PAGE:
As the conversation oscillated between discussion of graver sexual offenses and more common breaches, more than one male contended that lesser transgressions are often not intended as disrespectful, but that it is difficult to know what is offensive without girls telling them.
In that vein, various males said that women would "avoid [dealing with] the issue" by choosing not to return to unwelcoming environments, although panel member A.J. Fox '09, who is unaffiliated, said, "when I feel like I've been disrespected somewhere, I just don't go back."
Fox is a member of The Dartmouth Staff.
Females also addressed issues of self-respect and feminism. Julia DeWahl '09, a member of KDE, noted that some women are reluctant to call themselves feminists because "being a feminist is not always 'sexy.'"
"The word 'feminism' was tossed around Tuesday night," she said, "and I think a lot of people don't know how to react to it because of its extremist past and misusage."
Much of the discussion centered around girls' confessed discomfort specifically in fraternity basements. Julia Marks '09, an unaffiliated speaker on the panel, noted that fraternity basements make her feel more like "a girl in a gendered society" than anywhere else on campus.
"It's the fact that cuter girls get beers first, and it is a male space so males are more comfortable," she said in an interview with The Dartmouth. "Sometimes numbers-wise it just feels like there are more of them even thought that's not probably true; they're bigger, and also since they're more comfortable they might be more vocal, and so you get that sense. This also ties in with what the girls [participating in the discussion] were saying about no one saying 'hi'-- there's also the sense that its not that important if you're there or not."
Elise Hogan '09, a member of The Tabard who spoke on the panel, said fraternity basements differ from other social arenas because they are "privately owned spaces where there's a lot of alcohol and sex."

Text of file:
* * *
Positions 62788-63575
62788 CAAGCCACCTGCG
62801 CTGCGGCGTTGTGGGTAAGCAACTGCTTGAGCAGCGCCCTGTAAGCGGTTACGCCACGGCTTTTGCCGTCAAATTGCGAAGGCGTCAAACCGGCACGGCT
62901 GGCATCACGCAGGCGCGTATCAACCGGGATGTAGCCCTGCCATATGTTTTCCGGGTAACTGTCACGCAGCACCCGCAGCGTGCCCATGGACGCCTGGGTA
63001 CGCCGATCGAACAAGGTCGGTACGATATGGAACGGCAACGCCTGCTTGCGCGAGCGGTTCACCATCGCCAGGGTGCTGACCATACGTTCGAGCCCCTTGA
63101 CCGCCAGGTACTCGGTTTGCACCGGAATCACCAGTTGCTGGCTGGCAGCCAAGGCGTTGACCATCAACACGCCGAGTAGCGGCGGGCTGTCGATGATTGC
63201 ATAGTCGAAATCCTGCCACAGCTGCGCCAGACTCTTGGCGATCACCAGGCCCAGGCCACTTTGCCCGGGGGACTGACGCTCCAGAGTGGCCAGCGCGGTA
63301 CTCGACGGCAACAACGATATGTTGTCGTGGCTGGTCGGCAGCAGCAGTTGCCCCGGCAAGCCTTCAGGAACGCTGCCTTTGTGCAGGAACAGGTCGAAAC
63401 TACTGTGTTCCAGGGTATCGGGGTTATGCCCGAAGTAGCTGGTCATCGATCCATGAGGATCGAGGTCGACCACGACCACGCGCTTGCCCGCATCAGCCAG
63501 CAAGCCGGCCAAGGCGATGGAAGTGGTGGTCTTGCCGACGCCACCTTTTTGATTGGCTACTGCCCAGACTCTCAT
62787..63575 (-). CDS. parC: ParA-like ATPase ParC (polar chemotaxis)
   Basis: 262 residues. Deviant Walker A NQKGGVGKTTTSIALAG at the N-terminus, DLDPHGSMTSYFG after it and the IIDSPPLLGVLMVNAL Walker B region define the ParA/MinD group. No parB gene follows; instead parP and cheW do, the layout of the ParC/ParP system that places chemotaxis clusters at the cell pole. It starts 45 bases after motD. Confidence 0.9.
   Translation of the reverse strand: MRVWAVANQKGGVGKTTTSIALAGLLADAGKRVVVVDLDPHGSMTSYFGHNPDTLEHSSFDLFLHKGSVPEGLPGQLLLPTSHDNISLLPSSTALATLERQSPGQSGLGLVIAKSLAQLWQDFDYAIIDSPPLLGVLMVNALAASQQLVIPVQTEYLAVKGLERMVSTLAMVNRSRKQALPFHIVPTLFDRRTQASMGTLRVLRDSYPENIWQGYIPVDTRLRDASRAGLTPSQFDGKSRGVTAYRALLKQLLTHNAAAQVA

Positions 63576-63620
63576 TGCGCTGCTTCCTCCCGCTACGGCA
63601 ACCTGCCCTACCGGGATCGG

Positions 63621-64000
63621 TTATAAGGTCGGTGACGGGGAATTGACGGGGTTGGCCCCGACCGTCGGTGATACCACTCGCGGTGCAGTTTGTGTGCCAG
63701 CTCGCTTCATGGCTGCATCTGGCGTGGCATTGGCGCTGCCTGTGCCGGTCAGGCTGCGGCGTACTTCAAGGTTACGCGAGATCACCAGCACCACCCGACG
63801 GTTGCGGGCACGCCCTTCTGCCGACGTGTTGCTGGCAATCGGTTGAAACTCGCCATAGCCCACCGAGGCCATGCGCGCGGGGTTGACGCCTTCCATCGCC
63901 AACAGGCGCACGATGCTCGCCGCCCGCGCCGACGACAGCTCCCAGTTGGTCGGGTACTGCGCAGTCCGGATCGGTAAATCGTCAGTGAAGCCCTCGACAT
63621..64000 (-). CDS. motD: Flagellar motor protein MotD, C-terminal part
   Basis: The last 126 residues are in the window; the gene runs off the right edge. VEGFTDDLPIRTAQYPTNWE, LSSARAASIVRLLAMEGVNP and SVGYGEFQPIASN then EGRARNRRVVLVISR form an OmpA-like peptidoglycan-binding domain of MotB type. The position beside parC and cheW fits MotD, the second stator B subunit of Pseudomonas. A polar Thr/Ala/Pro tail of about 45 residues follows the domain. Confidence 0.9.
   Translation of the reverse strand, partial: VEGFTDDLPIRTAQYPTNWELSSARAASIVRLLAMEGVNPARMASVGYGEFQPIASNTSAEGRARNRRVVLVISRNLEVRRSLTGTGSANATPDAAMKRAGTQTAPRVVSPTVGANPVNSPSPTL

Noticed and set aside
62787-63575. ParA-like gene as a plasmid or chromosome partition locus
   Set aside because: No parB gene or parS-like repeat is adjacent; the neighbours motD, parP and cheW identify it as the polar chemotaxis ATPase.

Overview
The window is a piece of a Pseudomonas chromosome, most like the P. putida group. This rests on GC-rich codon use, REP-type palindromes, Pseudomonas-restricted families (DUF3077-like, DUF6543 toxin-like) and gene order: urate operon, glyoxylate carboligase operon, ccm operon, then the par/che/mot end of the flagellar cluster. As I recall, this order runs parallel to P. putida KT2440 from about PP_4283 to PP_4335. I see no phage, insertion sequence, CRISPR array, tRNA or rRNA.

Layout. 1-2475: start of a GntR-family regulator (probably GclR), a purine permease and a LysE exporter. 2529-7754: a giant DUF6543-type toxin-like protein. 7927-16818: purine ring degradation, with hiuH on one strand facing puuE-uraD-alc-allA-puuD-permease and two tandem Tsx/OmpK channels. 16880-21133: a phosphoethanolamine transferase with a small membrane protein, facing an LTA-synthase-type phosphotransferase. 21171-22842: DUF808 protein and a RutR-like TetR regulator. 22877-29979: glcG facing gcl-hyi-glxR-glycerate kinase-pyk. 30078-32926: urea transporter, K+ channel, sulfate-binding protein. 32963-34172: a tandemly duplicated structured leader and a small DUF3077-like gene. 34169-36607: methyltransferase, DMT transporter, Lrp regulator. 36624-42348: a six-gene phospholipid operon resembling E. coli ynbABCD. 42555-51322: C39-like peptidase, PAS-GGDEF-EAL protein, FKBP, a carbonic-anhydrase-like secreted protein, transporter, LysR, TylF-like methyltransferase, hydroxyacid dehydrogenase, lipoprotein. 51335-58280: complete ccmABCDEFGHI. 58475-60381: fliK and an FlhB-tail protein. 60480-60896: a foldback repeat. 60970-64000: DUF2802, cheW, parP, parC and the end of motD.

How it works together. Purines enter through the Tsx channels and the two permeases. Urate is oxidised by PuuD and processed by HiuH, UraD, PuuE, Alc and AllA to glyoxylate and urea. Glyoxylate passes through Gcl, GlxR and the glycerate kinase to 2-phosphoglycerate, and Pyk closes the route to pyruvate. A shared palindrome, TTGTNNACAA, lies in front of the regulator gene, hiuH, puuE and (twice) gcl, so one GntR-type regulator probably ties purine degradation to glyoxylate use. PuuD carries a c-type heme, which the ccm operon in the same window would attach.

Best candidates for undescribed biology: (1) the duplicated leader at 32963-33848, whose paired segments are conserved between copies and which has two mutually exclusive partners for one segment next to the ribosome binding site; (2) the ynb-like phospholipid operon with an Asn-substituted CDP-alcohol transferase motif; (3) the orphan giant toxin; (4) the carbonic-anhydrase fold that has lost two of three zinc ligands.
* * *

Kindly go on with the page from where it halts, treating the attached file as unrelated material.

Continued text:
"Sex and alcohol are combined in an atmosphere where there's a power dynamic from the very beginning," she said. "Automatically a girl puts herself at a lower level when [she] has to ask for a beer at the bar."
The forum also drew several administrators; Leah Prescott, the coordinator of the Sexual Abuse Awareness Program, was in attendance, along with Megan Fallon of the Office of Pluralism and Leadership, Josiah Proietti of Residential Life and Upperclass Dean Kent Yrchik-Shoemaker.
Prescott, who noted in an interview that the Sexual Abuse Peer Advisors and the Mentors Against Violence have worked with the Interfraternity Council to institute a new gender education program this fall, said that she thought the forum progressed like most of the others she has attended and that she hopes discussion will continue.
When asked what the best way to effect change is, Prescott called on men, saying that they have to "call each other to task and call each other out."
"I guess I'm just hoping that things will become more of a domino effect," she said.
Hopper, who noted that he was impressed to hear of post-forum discussion in "two [houses] I wouldn't typically have thought were discussing it," said he hopes conversation will continue but is skeptical about a long-term transformation in male-female relations.
"Because this has been an important issue for me at Dartmouth for the past two years," he said, "I would hope the dialogue is the beginning of a change on campus, but my upperclassman side says that this will all have blown over by the time the [freshmen] get here in the fall."